People Need to Stop Leaving Priceless String Instruments in Cabs

By
Yo-Yo Ma. Photo: Getty Images

We're going to admit right off the bat that we don't know what it's like inside the head of a virtuoso concert cellist or violinist. Maybe they're all savants with frenetic, active minds, constantly bombarded by new thoughts and inputs. Where common folk simply see a pigeon flying by, maybe Yo-Yo Ma can't help but closely analyze the motion of the wings as they slice through the air. That's the only explanation we can think of for why Ma and his ilk are always forgetting their treasured instruments — presumably among the most important things in their lives — in taxis. A citywide search ensued when Ma lost his $4 million cello in 1999, but his absent-mindedness was replicated by other musicians in 2001, 2002, 2008, earlier this year, and again just yesterday. Luckily, technology has caught up to this perplexing phenomenon. When Hahn-Bin left his $600,000 violin in a cab yesterday, the Taxi and Limousine Commission was able to easily identify which car he left it in because its route had been tracked by GPS. Of course, there's also a simpler, low-tech solution available: Turn around and make sure you didn't leave your freaking cherished eighteenth-century handcrafted work of beauty in the back of some cab.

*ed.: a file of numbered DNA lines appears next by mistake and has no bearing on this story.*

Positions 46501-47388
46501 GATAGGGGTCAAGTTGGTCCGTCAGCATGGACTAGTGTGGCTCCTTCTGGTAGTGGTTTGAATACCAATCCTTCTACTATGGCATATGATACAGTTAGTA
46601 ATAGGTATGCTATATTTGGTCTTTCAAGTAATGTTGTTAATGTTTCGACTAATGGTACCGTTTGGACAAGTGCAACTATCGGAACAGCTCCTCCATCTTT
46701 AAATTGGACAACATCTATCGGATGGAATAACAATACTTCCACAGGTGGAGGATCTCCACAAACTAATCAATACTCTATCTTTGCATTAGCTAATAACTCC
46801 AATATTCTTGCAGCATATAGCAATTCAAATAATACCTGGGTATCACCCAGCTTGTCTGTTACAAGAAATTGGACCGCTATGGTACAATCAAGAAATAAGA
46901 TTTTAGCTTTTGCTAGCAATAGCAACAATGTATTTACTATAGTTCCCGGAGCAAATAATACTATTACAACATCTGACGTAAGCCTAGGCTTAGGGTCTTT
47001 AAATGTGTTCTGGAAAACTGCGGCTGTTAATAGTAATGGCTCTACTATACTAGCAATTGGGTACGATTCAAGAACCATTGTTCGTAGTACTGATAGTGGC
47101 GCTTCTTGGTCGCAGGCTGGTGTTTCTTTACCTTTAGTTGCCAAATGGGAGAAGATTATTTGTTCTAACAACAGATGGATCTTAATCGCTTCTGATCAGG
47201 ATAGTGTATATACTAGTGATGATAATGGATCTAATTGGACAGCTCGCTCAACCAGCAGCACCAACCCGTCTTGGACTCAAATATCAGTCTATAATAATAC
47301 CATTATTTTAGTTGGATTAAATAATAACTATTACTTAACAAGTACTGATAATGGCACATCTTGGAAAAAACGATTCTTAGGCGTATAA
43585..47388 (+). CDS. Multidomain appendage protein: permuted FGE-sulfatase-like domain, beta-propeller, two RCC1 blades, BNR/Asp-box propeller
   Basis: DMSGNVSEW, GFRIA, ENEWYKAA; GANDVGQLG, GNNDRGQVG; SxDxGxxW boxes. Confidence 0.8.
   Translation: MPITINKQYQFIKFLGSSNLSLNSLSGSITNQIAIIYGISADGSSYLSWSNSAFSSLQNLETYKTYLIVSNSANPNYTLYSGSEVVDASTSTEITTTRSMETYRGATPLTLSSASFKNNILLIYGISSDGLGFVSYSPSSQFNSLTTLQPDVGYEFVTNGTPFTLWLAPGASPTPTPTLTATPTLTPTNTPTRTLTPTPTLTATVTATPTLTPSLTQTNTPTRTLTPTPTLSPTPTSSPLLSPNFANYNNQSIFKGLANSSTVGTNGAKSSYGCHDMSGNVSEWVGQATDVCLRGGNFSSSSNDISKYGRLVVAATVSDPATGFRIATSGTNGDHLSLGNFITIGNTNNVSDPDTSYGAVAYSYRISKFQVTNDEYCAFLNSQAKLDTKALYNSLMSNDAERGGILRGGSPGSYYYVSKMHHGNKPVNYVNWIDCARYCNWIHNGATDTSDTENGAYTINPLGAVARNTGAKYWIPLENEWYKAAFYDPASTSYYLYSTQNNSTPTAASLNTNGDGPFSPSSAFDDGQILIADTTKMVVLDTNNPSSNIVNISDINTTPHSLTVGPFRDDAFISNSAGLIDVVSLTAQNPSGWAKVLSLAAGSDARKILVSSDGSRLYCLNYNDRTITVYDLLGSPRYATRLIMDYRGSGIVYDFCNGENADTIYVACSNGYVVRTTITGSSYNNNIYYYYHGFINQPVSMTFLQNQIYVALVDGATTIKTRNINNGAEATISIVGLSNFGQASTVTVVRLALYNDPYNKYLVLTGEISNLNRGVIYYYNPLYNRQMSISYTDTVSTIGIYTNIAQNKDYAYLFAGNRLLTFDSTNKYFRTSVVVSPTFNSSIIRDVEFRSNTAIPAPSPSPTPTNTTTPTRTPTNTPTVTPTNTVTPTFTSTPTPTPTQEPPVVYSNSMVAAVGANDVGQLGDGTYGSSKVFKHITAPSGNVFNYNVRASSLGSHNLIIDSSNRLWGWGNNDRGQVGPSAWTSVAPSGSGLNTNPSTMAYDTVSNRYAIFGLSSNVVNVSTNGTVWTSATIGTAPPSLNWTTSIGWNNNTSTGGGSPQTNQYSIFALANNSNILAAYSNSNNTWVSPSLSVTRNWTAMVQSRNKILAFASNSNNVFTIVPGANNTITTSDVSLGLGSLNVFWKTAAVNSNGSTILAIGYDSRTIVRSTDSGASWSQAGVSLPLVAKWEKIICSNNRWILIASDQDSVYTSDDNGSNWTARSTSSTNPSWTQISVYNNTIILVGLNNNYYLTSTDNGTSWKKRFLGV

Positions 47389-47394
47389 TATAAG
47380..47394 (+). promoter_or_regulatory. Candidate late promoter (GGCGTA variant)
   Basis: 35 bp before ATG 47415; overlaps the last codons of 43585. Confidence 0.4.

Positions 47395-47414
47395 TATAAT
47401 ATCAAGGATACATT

Lost Violin and Owner Are Reunited, Again [City Room/NYT]